Robert Burns is a celebrated Scottish poet and songwriter. He is widely considered the national poet of Scotland and was an important influence on the early Romantic movement.
Robert Burns was born at Alloway, near Ayr, on January 25, 1759. Robert was educated briefly in Alloway before going to Ayr. However, whilst studying his family were beset by financial concerns and Burns was forced to work as a farm labourer. Burns had to work at a variety of labouring jobs, but, in his spare time, began to compose poetry and songs.
“But to see her was to love her,
Love but her, and love forever.
Had we never lou’d sae kindly,
Had we never lou’d sae blindly,
Never met – or never parted –
We had ne’er been broken hearted”
– Robert Burns
When his father died in 1784, with his brother Gilbert, he rented a farm near Mauchline; but this was never a great financial success, and he toyed with the idea of moving to Jamaica in the West Indies. However, in 1786, his first works were published under the title “Poems, Chiefly in the Scottish Dialect“. These included works such as ‘To a Mouse’ and ‘The Holy Fair’. The critical reception and relative success of this publication encouraged Burns to remain in Scotland and he moved to Edinburgh where he became involved in the thriving cultural scene. He was also initiated into the Masons and became the poet laureate of the Edinburgh Freemasons.
His reputation led to a commission to work on a collection of Scottish folk songs. Burns collected a rich diversity of Scottish folk songs, sometimes improving upon them and also including his own. These were published as ‘The Scots Musical Museum’ in five volumes over a period of sixteen years.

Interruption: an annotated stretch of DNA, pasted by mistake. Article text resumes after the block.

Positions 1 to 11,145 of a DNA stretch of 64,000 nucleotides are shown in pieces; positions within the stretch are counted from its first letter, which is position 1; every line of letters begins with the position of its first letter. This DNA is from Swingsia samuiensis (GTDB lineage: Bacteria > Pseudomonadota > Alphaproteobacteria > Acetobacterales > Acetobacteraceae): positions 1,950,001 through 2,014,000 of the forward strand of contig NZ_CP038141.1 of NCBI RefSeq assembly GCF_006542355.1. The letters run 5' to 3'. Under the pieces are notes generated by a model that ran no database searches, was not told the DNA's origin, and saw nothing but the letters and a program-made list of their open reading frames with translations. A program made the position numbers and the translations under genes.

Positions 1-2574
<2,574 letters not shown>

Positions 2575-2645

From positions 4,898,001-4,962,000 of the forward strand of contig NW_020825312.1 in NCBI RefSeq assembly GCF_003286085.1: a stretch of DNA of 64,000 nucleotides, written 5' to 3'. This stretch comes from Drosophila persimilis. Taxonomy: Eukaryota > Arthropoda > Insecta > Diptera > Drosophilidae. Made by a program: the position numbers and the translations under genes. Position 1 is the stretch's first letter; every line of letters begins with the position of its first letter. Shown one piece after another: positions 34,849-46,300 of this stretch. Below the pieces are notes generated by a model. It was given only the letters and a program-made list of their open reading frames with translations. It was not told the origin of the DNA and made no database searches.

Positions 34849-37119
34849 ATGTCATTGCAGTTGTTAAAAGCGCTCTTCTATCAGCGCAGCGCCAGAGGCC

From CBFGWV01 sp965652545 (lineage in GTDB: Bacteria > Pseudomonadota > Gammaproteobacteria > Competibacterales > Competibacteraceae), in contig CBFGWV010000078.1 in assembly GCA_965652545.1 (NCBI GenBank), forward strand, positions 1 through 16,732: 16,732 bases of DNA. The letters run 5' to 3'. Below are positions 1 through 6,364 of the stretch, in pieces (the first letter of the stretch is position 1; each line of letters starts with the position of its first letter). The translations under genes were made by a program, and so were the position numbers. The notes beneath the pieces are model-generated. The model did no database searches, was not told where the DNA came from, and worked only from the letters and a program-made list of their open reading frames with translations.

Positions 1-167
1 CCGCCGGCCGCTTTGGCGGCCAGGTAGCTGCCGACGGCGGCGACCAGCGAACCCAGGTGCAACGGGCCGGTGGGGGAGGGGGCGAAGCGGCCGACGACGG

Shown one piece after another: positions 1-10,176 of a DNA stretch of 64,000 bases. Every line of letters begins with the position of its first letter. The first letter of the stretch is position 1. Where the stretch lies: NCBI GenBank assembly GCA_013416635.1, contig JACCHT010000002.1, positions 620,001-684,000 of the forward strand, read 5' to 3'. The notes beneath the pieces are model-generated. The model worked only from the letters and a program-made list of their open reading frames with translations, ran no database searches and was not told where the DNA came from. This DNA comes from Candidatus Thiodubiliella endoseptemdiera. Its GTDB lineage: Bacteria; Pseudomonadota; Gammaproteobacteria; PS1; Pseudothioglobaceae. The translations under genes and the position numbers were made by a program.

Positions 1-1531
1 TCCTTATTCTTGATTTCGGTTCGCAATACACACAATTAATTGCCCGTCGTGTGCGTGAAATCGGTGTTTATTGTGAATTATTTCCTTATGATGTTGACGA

This compilation included a reworking of ‘Auld Lang Syne‘ which later became a famous global song, usually sung on New Year’s Eve.
“Should auld acquaintance be forgot
and never brought to mind?
Should auld acquaintance be forgot
and days of auld lang syne?
For auld lang syne, my dear,
for auld lang syne,
we’ll take a cup of kindness yet,
for auld lang syne.”
In 1788, Burns married Jean Armour and together they had nine children. However, he also had a string of affairs and lovers, such as Mary Campbell.
Burns was also a political writer and was considered a radical for his forthright views on republicanism. In 1795, he was moved by the events of the French revolution and its clarion call for equality. He died one year later on July 21, 1796, of rheumatic fever. He was buried in St Michael’s Dumfries.
During his lifetime, he was well known but gained little financial compensation for his works. However, after his death, his reputation blossomed and he became an icon of Scottish culture. He was also celebrated in Russia as a poet of the people.
Burns Night, effectively a second national day, is celebrated on 25 January with Burns suppers around the world and is still more widely observed than the official national day, St. Andrew’s Day.
He wrote in a mixture of English, and a Scottish lowland dialect.
Famous Scottish people – Influential men and women including Robert the Bruce, Alexander Fleming, John Logie Baird and William Wallace.
People of the Romantic Era (1790s to 1850s) Romantic poets (Blake, Keats, Coleridge, Wordsworth and Shelley) and Romantic artists, composers and writers.